AUSTIN, Texas — It seems this piece of paper is causing controversy at the Texas Capitol. Two weeks ago, the Texas Senate took up and passed Senate Resolution 535, declaring an emergency at the Texas-Mexico border.

"They tied up the Senate for a campaign statement, putting it on our desk minutes before calling it for a vote with no notice to Democratic senators who actually represent the border, like myself," said State Senator Jose Rodriguez, who is the chair of the Senate Democratic Caucus.

The resolution states the Senate supports President Donald Trump moving forward with emergency action and calls on Congress to fully fund border security including "erecting barriers where needed."

U.S. Senators John Cornyn (R) and Ted Cruz (R) were in Austin Wednesday, so the Senate Republican Caucus invited them to hold a joint a news conference on the resolution. But an hour before it started, the Senate Democratic Caucus and U.S. Congressman Joaquin Castro (D-San Antonio) held their own news conference.

"We agree that there is a humanitarian situation. But we also believe that Senate Resolution 535 plays right into Donald Trump's hands," said Castro.

Members of the caucus noted Congress voted to overturn the president's executive order to declare an emergency at the border and use funds to construct a border wall. And they blasted the president's recent comments about closing the border.

"It would be a disaster if President Trump shut down the U.S.-Mexico border and Senate Resolution 535, unfortunately, is complicit in that and, as I see it, encourages that," Castro added.

The Democrats condemned the Republicans, saying they won't work with them to find solutions.

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"We all believe in having a strong border, but we also believe in having a humanitarian policy," said Senator Jose Menendez (D-San Antonio). "And what is so hypocritical about the president's stance on this is how can we have the foreign policy that we have towards Cuba, where if a refugee arrives and lands on the beaches of the United States, they're automatically granted asylum and refugee status. Why is it that they can be respected and they can be treated as a humanitarian crisis and refugee status, but people who are escaping fearing for their lives with their children from Central America ... where gangs have taken over, they're not, literally, their fear is not real? This is a hypocrisy."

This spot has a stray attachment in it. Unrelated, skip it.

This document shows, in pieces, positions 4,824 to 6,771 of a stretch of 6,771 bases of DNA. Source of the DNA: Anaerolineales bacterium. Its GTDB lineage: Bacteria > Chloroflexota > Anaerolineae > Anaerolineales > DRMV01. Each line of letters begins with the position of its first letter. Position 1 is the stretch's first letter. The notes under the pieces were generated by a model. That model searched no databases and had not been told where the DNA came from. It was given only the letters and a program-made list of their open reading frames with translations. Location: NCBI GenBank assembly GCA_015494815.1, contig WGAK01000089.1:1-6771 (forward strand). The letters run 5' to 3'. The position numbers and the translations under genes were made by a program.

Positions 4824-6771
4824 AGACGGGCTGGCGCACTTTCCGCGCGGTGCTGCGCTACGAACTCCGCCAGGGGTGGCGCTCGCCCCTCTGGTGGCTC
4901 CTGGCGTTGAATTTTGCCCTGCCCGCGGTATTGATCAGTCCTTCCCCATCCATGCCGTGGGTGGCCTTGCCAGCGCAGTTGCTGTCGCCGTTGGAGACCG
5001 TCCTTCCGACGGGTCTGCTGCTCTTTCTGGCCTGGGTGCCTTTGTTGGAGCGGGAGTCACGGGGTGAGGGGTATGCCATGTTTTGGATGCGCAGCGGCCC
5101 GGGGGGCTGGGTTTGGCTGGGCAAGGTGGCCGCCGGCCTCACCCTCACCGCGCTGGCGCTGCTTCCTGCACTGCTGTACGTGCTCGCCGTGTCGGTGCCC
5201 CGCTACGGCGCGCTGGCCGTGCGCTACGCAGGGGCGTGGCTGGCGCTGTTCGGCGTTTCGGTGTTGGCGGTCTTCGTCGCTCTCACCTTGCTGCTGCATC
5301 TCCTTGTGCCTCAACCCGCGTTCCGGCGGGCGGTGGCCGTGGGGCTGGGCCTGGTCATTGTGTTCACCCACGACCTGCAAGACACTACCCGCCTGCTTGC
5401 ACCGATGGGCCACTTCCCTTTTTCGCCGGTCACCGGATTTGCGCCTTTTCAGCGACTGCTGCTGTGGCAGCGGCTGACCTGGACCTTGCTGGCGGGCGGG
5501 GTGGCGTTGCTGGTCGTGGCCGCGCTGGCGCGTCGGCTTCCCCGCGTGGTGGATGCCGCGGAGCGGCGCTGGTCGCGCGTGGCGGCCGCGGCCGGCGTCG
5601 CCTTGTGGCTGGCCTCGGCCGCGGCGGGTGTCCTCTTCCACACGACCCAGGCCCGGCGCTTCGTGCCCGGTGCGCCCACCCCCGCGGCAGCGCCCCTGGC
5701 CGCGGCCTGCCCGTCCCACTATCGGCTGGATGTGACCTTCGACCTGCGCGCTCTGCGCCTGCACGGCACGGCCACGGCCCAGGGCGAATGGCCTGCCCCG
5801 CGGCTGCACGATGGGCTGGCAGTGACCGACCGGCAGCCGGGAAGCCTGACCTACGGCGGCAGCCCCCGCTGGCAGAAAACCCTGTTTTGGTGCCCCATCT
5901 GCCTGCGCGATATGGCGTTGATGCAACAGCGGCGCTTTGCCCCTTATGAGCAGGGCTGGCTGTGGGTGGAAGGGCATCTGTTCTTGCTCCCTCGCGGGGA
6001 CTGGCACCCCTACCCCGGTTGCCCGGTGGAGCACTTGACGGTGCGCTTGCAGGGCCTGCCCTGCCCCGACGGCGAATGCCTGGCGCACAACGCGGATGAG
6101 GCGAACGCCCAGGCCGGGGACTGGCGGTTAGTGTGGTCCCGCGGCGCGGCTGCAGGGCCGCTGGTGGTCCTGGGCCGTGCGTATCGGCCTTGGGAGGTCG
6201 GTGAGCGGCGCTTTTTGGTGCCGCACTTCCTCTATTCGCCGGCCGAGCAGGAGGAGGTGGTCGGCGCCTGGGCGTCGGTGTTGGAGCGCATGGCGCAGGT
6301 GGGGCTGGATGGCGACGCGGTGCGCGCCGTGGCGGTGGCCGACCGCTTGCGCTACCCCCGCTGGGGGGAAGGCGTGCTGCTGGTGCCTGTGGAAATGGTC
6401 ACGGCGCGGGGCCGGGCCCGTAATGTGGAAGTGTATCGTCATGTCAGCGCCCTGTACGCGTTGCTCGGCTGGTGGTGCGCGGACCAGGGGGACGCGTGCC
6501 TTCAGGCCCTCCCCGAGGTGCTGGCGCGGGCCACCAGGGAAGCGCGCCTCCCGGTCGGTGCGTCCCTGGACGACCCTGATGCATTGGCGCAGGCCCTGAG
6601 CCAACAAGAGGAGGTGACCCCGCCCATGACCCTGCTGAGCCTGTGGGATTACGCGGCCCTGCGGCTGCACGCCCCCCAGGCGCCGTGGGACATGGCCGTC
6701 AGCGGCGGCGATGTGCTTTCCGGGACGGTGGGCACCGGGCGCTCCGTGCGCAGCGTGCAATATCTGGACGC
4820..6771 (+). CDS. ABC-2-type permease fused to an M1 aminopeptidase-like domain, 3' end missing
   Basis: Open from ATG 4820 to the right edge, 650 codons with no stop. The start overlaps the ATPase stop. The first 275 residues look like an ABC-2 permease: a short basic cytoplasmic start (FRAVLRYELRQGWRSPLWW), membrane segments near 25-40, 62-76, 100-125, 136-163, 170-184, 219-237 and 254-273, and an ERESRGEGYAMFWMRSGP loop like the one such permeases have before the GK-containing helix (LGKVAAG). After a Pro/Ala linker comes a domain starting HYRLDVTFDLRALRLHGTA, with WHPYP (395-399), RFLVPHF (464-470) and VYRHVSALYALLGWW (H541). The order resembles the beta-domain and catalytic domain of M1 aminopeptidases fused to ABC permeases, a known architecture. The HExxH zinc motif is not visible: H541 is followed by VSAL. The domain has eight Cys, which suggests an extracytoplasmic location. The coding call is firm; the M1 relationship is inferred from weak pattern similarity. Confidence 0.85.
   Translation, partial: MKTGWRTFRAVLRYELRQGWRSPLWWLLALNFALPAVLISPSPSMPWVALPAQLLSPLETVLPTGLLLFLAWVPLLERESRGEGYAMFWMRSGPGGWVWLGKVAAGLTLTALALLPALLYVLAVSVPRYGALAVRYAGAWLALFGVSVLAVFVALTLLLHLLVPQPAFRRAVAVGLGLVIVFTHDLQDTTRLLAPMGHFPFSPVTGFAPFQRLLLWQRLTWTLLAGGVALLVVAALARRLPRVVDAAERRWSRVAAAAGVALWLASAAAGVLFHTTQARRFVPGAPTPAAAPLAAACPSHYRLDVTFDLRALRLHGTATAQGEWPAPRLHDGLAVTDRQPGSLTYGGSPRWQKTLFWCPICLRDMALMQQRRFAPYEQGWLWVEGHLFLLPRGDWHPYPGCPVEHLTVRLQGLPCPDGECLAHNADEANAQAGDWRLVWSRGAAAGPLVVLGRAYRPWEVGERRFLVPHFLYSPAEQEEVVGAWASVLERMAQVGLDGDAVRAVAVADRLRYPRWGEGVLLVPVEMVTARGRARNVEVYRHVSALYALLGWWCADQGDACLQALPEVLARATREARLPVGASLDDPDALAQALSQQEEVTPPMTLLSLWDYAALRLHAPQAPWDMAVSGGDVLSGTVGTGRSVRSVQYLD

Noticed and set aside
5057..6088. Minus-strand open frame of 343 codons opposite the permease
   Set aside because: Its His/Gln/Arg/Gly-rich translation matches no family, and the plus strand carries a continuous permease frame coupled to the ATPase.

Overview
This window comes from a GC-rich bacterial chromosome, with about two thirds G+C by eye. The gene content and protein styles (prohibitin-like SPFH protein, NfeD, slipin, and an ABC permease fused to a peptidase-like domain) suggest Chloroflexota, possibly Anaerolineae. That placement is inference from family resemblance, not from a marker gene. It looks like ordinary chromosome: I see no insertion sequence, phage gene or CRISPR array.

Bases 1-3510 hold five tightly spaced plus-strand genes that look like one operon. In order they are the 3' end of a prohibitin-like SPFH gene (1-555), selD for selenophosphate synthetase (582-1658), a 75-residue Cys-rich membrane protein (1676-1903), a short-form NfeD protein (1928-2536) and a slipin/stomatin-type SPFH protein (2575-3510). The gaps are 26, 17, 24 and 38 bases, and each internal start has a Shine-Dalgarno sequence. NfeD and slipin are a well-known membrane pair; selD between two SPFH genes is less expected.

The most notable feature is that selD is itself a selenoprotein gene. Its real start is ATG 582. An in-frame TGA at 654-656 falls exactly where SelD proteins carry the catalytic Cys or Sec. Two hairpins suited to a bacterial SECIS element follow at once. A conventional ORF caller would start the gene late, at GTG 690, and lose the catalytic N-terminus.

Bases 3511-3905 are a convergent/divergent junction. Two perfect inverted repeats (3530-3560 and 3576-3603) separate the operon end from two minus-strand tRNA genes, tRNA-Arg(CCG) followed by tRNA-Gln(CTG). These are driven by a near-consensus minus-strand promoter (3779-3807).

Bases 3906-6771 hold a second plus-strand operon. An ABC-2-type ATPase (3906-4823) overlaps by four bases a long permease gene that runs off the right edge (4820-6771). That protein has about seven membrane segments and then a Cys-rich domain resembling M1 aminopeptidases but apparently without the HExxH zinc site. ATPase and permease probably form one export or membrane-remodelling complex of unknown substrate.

"We have a situation, unfortunately, where the Texas Senate is now doing the same thing that our United States senators are doing," added Castro. "Which is either they're going along with the president willingly or they're too weak and timid to stand up to the president."

Castro said the acquisition of Texas land to build a border wall will be the largest land grab in Texas.

"The U.S. senators right now in Washington are too afraid of President Trump to stand up to the president and to stand up for Texas," Castro added. "And, so, hundreds of miles of Texas land and property are going to be taken. Little kids are separated from their parents, and our senators hardly say a word."

An hour later, in the same room, Republicans held their news conference.

"The sky is blue. Water is wet. And we have a crisis at our southern border," said Senator Ted Cruz, pointing out that Texans appreciate when their lawmakers state the obvious.

Overall, it was a similar message, delivered from the other side of the aisle.

"We have human slavery today with children and women in the state of Texas and all over this country, and they're coming through the border and the Democrats will do nothing to save these women and children," said Lieutenant Governor Dan Patrick. "Nothing! They're deniers and deceivers."

"The biggest threat that Texas faces is an unsecure border," said State Senator Donna Campbell (R-New Braunfels). "Our law enforcement is stretched thin, and criminals are exploiting the situation for their own gain. This is inhumane. We cannot adequately address the existing humanitarian crisis and stop those who wish to do our country harm without a functioning border and immigration system."

As the Republicans held their news conference, a group of about 50 people rallied outside the Senate chamber calling for compassion and action.

Lawmakers from both parties admitted there are no conversations happening between them on how to address the border, but Senator Jane Nelson (R-Flower Mound), chair of the Senate Finance Committee, noted the Senate did unanimously pass a budget that includes $800 million for border security.

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